Snooker: Hendry given the fright of his life

The reigning world snooker champion, Stephen Hendry, was taken to the very precipice of defeat by his 29th-seeded opponent in the world championship at the Crucible here last night.

In the best of 19-frames first round, the man who has dominated this championship in this decade only secured his victory in the 18th frame as he closed out his gallant opponent, Jason Ferguson, 10-8. It was an almighty fright for Hendry and the epic struggle gripped a packed Crucible on a night when predictability is the usual order.

"If I had lost today it would have been a disaster for me," Hendry said afterwards. "Jason punished every mistake. I don't normally feel vulnerable at this venue, but I was today." Ferguson was "devastated". "I felt I let it slip tonight," he added. "But then Stephen played like a true champion and I cannot take anything away from him."

The prospect of Hendry's demise echoed the first-round defeats Steve Davis and Dennis Taylor had suffered as champions in the Eighties. But an exit for Hendry, who has won all bar one world championship in the Nineties, would have registered an even larger seismic shock.

Stung, no doubt, by the ease with which the other favourites had brushed aside their lesser-rated opponents in the day's sessions - Tony Drago, Peter Ebdon, Dave Harold and Ronnie O'Sullivan all slept on comfortable overnight leads - Hendry struck back quickly at the start of the evening session to recover from the shocking 6-3 deficit at the end of the morning session, taking frames 10 and 11, the latter with a break of 106.

His play at this point was alert and ruthless, as he occupied the table to demoralise his game opponent, trying to snuff out the flames of opposition. Ferguson's first scoring assault of the evening was cut short by a mistake on the black, and Hendry took full advantage to draw level at six frames apiece.

Two solid breaks in the 13th frame gave Hendry his fourth on the trot, taking him into the lead for the first time, a fair measure of the difficulty Ferguson had caused him. Ferguson emphasised this by taking his first frame of the night to draw level at 7-7. But when Hendry took the 15th, Ferguson won the 16th and drew level at 8-8.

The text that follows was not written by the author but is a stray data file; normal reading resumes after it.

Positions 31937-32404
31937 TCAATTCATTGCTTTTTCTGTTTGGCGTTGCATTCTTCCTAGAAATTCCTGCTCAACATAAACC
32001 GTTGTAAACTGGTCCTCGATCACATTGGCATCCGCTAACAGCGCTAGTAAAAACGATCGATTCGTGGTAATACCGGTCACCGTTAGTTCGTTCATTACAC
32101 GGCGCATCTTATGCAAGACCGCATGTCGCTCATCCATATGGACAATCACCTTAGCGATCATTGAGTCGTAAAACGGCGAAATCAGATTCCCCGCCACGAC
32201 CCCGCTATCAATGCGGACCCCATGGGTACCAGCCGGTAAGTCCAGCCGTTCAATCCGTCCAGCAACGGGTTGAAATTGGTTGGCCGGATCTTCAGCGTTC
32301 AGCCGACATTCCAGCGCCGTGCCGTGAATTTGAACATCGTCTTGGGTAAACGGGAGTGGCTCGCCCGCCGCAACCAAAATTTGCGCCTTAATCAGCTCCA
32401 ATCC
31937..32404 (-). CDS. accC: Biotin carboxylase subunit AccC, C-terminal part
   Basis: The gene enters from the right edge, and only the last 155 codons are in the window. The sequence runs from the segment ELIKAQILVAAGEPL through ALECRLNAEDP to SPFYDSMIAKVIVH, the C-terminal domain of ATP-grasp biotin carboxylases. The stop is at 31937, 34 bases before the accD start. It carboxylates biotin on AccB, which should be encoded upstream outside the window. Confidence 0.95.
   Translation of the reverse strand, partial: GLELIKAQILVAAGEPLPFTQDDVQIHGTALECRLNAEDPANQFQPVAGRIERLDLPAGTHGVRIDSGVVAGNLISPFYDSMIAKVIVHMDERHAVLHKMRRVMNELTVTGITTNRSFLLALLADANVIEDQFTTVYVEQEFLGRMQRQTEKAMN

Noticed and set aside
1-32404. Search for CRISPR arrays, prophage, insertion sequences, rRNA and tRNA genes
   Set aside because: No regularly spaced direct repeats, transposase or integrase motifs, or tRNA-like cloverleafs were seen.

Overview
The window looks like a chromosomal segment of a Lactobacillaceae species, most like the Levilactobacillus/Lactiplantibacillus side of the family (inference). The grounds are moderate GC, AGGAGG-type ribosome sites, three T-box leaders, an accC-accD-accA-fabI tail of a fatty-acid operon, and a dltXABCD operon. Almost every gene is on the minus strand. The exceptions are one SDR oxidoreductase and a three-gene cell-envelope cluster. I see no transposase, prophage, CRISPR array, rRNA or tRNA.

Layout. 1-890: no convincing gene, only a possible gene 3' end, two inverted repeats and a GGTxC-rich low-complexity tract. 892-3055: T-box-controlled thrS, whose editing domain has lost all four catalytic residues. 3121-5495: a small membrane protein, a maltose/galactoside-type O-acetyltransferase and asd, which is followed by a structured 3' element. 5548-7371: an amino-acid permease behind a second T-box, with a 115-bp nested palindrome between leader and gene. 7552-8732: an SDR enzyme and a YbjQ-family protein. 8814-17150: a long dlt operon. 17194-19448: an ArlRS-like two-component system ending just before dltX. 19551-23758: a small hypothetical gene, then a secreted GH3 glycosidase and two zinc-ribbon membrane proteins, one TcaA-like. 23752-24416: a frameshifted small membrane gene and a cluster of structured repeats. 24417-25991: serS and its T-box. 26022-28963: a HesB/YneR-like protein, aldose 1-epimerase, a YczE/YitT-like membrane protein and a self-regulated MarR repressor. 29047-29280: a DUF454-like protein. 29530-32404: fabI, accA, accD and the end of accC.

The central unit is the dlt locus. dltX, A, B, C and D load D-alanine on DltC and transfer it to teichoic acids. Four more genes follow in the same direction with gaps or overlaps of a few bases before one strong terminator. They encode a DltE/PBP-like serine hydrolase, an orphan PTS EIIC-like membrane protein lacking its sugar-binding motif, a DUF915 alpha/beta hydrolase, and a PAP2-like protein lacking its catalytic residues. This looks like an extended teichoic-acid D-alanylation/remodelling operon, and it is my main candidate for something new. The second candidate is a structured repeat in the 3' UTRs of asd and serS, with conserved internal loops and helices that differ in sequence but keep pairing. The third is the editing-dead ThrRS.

The presence in Sheffield of a weekend conference on UFO sightings had alerted us to the possibility of unusual events, but a Hendry defeat at the Crucible seemed to rank on a par with Elvis Presley being discovered alive on the moon.

Nothing in Ferguson's career had prepared us for the boldness of his initial surge. Without a tournament win in his professional career and with six first- round exits this year, Ferguson was quoted at 500-1 to win the championship, while Hendry was offered at odds-on before a ball had been cued in anger.

However, Hendry's error-strewn morning had generated all sorts of planetary activity. His form in this nine-frame session had the Crucible buzzing with a mixture of dread for the champion's security, and enthusiasm for the underdog's resistence. Indeed after one break, with Ferguson 5-2 ahead, Hendry had returned to the auditorium to be greeted by an ominous silence of the sort that Greg Norman now knows all too well, while Ferguson drew genuine applause.

Ferguson took the first frame, conceded a century break (104) to Hendry in the second, then took the next two to establish his credentials. Hendry appeared to be back on course with his second century break (118) - he scored 12 in last year's finals - but the seventh frame, which lasted 33 minutes, had the champion sending out distress signals.

It was unlikely that the presence on the adjacent table of Steve James, the last man to beat him here in 1991, had any effect, but a distinct air of sloppiness crept into Hendry's play.

When Hendry missed a long red in the ninth, Ferguson stepped in calmly to compile an excellent break of 129, to leave him just four frames short of an astonishing victory.

During the afternoon theories abounded about Hendry's poor form, with speculation on his increasing reliance on the fear of defeat to kick-start him.

"He'll get it back tonight, just you wait and see," one sage said. He was right, but not by much.

Life and Style
Small winemakers say the restriction makes it hard to sell overseas
food + drink
Arts and Entertainment
A comedy show alumni who has gone on to be a big star, Jon Stewart
tvRival television sketch shows vie for influential alumni
Arts and Entertainment
Carrie Hope Fletcher
booksFirst video bloggers conquered YouTube. Now they want us to buy their books
News
Clare Balding
peopleClare Balding on how women's football is shaking up sport
PROMOTED VIDEO
Have you tried new the Independent Digital Edition apps?
Arts and Entertainment
Damien Hirst
artCoalition's anti-culture policy and cuts in local authority spending to blame, says academic
Sport
premier leagueMatch report: Arsenal 1 Man United 2